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"Immortality has been realized once the roar of the crowd has been united."

Monday, December 29, 2014

Cesar De Alba: A Year to Remember

2014 resulted in an assemblage of firsts for jockey Cesar De Alba. His fifteen stakes wins were tops in the nation among quarter horse riders, while the one-hundred plus victories he amassed at Los Alamitos had him vying for their annual riding title. Finding his way to the winner’s circle by delivering on the track has helped solidify Cesar’s rebirth as a jockey, yet it was a delivery of a different nature that spawned his most uniquely profound thrill of the year. On the second day in November, Cesar and his wife Becky welcomed the arrival of their first born child, a boy they named Kevin. “It’s amazing to think that I’ve played a part in creating another life,” Cesar stated. As the calendar year draws to a fulfilling close, there is little doubt that the events of 2014 will furnish memories to last the whole of a lifetime.

Cesar Entering the Winner's Circle at Los Alamitos (Photo Courtesy of Esther Kim)

Cesar De Alba was born in Guadalajara, Mexico and moved to the United States in 1989 when he was just eight years of age. Shortly after the relocation, his father went to work with his uncle at the Dragon Wind horse farm in Valley Center, California. The family took up residence in Valley Center, and as Cesar fondly recalls, it was a childhood marked by considerable happiness. The De Alba household was home to Cesar, his mother and father, as well as a younger and an older sister. Bonds originating during this youthful period have kept the family close up through the present day.
Rising at 5:00 A.M. to watch your father gallop horses may not sound like the ideal morning to your typical ten-year-old boy, but then again, Cesar was anything but typical. He relished the trips out to San Luis Rey Downs in the city of Bonsall, California. When his father was not busy galloping horses, he was hard at work breaking babies or performing any one of a multitude of other equine related activities. Cesar absorbed the unrelenting passion that his father exhibited, and he employed a similar work ethic while cleaning stalls or tending to other daily chores.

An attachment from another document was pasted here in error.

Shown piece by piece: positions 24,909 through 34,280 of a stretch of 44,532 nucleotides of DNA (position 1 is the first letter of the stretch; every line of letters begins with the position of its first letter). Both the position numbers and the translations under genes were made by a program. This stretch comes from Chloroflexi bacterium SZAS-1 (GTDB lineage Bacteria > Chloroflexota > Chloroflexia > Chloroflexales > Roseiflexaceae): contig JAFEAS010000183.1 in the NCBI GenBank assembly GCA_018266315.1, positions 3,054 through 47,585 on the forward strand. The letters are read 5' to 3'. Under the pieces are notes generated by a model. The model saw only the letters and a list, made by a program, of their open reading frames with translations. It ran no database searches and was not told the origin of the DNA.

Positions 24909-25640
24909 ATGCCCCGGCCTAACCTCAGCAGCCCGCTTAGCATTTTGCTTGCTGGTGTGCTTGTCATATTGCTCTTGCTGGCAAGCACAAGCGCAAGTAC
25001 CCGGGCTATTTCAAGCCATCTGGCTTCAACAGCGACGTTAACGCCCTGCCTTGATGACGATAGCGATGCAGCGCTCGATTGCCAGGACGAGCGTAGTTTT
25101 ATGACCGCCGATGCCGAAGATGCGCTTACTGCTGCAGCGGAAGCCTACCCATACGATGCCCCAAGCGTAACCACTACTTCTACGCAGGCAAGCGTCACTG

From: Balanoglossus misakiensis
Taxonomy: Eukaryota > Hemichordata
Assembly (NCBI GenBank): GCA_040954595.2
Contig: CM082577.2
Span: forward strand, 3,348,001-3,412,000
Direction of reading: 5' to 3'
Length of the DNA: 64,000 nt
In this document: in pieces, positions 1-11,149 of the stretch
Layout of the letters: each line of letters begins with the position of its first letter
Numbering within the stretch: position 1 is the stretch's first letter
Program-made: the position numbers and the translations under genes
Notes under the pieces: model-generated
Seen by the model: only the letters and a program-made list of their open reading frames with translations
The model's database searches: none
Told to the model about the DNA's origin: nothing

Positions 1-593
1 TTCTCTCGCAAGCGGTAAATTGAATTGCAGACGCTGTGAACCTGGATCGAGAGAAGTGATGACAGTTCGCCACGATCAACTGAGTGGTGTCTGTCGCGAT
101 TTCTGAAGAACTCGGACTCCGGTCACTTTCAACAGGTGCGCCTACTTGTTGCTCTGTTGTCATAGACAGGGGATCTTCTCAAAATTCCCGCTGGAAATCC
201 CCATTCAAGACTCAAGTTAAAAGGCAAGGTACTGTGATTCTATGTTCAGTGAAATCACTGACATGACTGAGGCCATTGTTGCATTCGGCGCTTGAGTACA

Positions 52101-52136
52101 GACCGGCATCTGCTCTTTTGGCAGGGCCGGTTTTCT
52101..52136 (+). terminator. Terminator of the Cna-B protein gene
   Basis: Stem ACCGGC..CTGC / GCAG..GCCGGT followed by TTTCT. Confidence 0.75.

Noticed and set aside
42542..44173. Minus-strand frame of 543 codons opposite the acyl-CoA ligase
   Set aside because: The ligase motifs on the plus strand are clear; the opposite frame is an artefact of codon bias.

Nearly every facet of Cesar’s life involved horses in one way or another, yet this did not prohibit the growth of a teenager trying to navigate his way through high school. As Cesar explains, “I was extremely shy as a kid, but high school gave me the opportunity to break out of the shell I had been in.” At Orange Glen High School in Escondido, Cesar flourished both in and out of the classroom, giving all he had to scholastic studies, while taking part in soccer as encouraged by his parents. On the soccer field, Cesar discovered the competitive prowess that would soon become vital to his days in the saddle.

Upon graduating from high school, Cesar began to make his presence known on the Southern California thoroughbred racing circuit. Mornings consisted of shaking as many hands and working as many horses as possible. His first professional mount came in 2001 aboard a Bob Hess Jr. trained runner at Hollywood Park. He finished third in this debut ride more than a decade ago, but the race itself squarely laid a foundation for the prosperous career that then followed.
Life as an apprentice jockey is not for the faint of heart or weak of will. Unfamiliarity with weight maintenance or feelings of homesickness can leave a young rider frustrated and demoralized. Throughout the early stages of his career, these were struggles De Alba would come to know far too well. As Cesar confessed, “Picking up mounts on the East Coast was tough because I missed my family. And despite having an uncle (Eddie Garcia) who was a prominent quarter horse jockey in California, it always seemed I was missing a true mentor during my early days on the thoroughbreds.”

Cesar was introduced to Los Alamitos in the 1990’s. It was an exciting time, venturing out to the track with family to watch his uncle atop the short distance specialists. The facilities back then were quite different from what onlookers might see today. The paddock was erected in the middle part of the infield, and the fan friendly atmosphere allowed for closer relations between the athletes and spectators. These were times Cesar had not forgotten, times that ultimately made those first mounts at Los Alamitos all the more endearing.